Saturday, February 16, 2008

My Two Cents on the Illinois Shooting and Gun Control

Ever since the recent shooting in Illinois, involving the young graduate student, the issue of gun control has cropped up all the more and questions have been raised about whether increased gun control could possibly prevent further school shootings in the future.

In my honest opinion, increasing gun control, at best, would only be a temporary fix to the problem and, at worst, be a solution that may not have any effect at all. The reason why I say this is because the people who would tend to perpetrate such crimes are individuals who are often willing to be patient and resourceful enough to find ways of acquiring what they need to commit their crimes. All in all, they are desperate people, who see that they have nothing to lose and everything to gain by doing what they devoted themselves to do. Making it more difficult to access firearms, may retard their efforts to carry out their agenda, but if a person's desperate enough they will acquire a firearm whether legally or illegally (such as stealing one from a parent, relative, or even stranger). Having an enforced gun law would do little against them.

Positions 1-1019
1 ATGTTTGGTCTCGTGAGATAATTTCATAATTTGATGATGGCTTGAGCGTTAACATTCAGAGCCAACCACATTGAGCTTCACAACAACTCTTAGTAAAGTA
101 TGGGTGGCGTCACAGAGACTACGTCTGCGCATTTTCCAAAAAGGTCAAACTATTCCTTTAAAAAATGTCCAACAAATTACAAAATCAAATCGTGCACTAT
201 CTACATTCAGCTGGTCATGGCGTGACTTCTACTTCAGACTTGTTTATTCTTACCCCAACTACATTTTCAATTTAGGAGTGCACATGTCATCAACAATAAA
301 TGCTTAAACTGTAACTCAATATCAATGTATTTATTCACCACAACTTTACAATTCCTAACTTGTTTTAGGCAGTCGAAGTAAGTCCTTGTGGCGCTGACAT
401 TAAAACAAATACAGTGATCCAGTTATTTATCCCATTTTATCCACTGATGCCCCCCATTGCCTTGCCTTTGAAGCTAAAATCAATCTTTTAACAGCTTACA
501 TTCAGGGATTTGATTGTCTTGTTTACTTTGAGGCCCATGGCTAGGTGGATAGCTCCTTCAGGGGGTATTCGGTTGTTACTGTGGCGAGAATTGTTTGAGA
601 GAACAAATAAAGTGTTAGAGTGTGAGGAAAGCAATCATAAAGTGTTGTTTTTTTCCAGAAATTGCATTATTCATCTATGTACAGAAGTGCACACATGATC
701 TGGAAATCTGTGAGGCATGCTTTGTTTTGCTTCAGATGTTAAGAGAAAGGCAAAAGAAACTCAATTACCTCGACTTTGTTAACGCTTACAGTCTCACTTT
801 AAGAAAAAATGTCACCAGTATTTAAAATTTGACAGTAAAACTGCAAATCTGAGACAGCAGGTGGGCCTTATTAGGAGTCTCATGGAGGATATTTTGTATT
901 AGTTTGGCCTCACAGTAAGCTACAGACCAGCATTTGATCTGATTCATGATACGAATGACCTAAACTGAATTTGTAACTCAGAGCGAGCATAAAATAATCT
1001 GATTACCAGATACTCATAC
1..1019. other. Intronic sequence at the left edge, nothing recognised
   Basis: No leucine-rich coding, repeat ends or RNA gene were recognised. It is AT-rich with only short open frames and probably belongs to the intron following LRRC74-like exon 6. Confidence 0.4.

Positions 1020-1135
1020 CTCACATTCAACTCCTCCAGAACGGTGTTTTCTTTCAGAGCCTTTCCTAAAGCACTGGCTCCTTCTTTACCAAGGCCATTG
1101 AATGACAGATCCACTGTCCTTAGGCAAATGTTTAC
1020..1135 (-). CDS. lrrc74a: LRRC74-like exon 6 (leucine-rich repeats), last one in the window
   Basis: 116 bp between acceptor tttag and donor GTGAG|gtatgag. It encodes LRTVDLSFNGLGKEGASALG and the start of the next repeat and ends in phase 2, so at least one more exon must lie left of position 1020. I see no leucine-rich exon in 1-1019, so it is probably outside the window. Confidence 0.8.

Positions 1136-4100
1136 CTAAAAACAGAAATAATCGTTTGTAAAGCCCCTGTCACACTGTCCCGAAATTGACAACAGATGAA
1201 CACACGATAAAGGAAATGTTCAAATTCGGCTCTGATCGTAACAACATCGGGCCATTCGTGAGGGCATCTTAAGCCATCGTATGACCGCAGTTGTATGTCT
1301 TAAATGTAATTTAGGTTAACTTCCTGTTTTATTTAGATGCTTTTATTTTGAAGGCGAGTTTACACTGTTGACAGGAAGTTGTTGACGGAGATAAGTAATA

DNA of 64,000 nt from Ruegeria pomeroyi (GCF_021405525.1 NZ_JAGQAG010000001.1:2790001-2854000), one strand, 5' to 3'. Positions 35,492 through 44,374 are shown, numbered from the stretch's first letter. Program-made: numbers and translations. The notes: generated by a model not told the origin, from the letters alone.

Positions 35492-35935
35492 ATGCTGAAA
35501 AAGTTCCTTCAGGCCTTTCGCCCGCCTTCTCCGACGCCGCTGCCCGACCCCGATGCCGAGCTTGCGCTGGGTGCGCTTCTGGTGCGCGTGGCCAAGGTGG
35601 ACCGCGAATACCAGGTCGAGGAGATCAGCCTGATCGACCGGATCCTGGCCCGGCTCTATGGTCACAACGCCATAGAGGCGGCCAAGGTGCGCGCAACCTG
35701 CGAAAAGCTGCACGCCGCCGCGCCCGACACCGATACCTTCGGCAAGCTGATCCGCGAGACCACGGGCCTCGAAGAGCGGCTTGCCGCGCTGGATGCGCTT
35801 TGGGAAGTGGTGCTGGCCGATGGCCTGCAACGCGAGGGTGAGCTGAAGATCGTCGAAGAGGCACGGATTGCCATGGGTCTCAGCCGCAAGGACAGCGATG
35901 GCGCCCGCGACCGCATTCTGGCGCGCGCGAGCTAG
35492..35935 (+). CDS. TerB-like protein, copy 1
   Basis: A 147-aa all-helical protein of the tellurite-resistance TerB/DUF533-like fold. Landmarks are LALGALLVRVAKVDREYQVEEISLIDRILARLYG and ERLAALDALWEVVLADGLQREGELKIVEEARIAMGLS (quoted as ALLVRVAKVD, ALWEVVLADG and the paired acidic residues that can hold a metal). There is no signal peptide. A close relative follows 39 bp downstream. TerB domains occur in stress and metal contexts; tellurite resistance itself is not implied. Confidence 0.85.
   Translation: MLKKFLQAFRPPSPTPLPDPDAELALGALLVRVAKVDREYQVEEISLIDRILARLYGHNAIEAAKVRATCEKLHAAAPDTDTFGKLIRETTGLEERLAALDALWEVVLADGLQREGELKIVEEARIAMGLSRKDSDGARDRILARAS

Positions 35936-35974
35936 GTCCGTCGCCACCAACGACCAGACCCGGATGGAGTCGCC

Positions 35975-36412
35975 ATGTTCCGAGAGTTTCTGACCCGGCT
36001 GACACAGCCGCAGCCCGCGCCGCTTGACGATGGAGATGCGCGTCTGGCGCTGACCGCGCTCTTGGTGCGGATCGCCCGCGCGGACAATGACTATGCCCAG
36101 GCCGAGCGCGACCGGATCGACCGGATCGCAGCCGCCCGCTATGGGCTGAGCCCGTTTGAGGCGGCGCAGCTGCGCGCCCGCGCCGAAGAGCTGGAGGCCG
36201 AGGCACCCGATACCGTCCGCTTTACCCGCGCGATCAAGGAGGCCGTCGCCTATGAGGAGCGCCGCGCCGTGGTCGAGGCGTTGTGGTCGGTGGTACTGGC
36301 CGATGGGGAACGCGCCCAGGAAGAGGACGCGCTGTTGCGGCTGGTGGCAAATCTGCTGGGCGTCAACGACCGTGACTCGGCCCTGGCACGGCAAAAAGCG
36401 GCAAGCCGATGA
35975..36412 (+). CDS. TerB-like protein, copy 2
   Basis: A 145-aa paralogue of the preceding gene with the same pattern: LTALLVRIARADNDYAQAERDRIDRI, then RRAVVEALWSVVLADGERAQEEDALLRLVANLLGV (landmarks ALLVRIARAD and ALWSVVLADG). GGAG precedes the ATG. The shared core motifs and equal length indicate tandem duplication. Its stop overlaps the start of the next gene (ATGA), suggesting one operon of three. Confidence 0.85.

Many people these days, make the mistake of assuming that it is the access to guns or the presence of violence in our culture that are the ultimate root of the school shooting problem. Though violence in the media can play a role and though convenient access to firearms can make it easier to carry out a shooting, the ultimate root of these incidents lie in the choice of the individuals involved and whatever factors made them to be the way they are. Overall, the politics of gun control in America hasn't changed that drastically over the past decade or so. However, the frequency of actual school shootings and potential school shootings has increased significantly in the recent years—very few would argue that.

These shootings, by and large, are a result of a greater disease and increasing gun control will only mask the symptoms of this disease for the short term rather than cure it.

To treat this spiritual disease, people and children need to be taught to respect and care for one another at an early age. Bullying needs to be curbed and prevented in every school and environment and pro-active programs devoted to better parenting skills need to be implemented on a much larger scale. Schools must be involved, parents must be fully committed and, yes, churches everywhere must make every effort. And this doesn’t just mean paying lip-service here and there; this means actually doing something and taking action. Because the two main histories that nearly every perpetrator of nearly every school shooting share is a history of bullying and a history of having a distant family.

This is my two cents.

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